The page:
EU Says Turkey Almost Ready For Visa-Free Access, But National Parliaments May Still Block It

The European Commission yesterday unveiled its proposal to give visa-free travel in the European Union (EU) to Turkey’s citizens, if it meets the five remaining benchmark conditions as a “matter of urgency”.

The proposal from the Commission was presented to the European Parliament and the Council of the EU, where government ministers from each EU member state meet, and is expected to be adopted before the end of June, reports EUobserver.

Approval of visa-free travel is a key component of the deal negotiated with Turkey by which it commits to take back migrants crossing from Turkish territory to the Greek islands. It will result in unfettered travel for the country’s citizens across all Schengen-associated countries, meaning all EU member states (other than Ireland and the UK), as well as Iceland, Liechtenstein, Norway and Switzerland.

An estimated 7.5 million Turkish citizens hold existing passports. While they and the remaining 67.5 million citizens must theoretically wait for EU-compliant biometric passports to be issued from October to be able to travel freely within the Schengen zone, in the interim Turkey will issue short-validity EU-compliant passports at a rate of 10,000 a day from June.

Warning there is “no free ride here,” European Commission First Vice-President Frans Timmermans said that while Turkey “has made impressive progress” in recent weeks, “there is still work to be done as a matter of urgency” to reach the remaining benchmarks from the original 72.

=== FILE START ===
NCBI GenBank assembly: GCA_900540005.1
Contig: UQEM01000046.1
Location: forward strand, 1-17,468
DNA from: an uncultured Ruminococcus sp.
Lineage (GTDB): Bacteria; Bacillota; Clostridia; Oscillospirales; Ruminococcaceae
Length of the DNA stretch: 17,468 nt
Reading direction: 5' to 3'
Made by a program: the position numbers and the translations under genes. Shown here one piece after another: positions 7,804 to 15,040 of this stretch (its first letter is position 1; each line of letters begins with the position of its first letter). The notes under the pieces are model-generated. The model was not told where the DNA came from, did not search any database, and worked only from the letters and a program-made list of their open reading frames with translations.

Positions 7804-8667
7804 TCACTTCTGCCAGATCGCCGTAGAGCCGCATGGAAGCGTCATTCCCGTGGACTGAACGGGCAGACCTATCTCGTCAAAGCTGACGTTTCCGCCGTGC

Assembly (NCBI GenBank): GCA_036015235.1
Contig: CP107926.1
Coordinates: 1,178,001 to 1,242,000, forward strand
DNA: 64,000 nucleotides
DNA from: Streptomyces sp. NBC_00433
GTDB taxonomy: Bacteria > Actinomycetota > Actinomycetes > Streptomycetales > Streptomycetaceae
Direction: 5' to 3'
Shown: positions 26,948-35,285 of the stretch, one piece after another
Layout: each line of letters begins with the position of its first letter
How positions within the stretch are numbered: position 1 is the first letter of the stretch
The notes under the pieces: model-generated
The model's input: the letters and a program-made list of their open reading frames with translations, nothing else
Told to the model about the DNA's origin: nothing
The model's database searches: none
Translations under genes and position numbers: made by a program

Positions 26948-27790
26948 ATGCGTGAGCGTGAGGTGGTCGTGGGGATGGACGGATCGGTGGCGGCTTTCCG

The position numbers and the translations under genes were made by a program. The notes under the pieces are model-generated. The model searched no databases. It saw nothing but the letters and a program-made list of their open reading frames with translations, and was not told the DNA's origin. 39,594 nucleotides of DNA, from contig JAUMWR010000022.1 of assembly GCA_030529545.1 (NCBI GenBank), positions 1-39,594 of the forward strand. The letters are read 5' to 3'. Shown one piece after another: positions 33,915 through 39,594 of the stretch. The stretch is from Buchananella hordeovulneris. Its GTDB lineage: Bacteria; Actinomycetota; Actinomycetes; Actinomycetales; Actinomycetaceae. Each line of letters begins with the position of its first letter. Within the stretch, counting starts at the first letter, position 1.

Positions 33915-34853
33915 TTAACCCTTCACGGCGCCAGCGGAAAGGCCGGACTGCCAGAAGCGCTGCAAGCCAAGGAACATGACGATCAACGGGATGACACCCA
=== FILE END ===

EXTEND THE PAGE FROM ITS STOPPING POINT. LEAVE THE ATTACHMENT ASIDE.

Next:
The five remaining conditions are:

  • both strengthening the independence of Turkey’s data protection authority and bringing law enforcement activities within its scope;
  • adopting anti-corruption measures;
  • fully cooperating with Europol (the EU’s law enforcement agency);
  • judicial cooperation with EU member states; and
  • reforming Turkey’s anti-terrorism law to align its definition of terrorist acts with the EU so journalists or academics merely expressing opinions no longer fall under its remit.

Mr. Timmermans was challenged by journalists about the EU dealing with a country prepared to indulge its authoritarian tendencies. According to EurActiv he replied:

“In the past years on not engaging with Turkey, of just shouting over the fence at each other, what has that done for democracy, the rule of law, freedom of the media in Turkey?

“Nothing. It has only worsened the situation.

“We need to engage with them. If they want to come closer to the EU, they will have to demonstrate that they adhere to our values, that they adhere to our norms.”

There is still concern within the European Commission that certain member states’ national parliaments, such as that of the Netherlands, have to ratify the proposal before ministers can pass it at European Council level.

Furthermore, the European Parliament has made it clear it will not agree to lift visa requirements for Turkey unless all 72 benchmarks have been met.

Turkish national leaders have already warned that the EU-Turkey migrant deal could be binned if visa liberalisation fails to go through on time.

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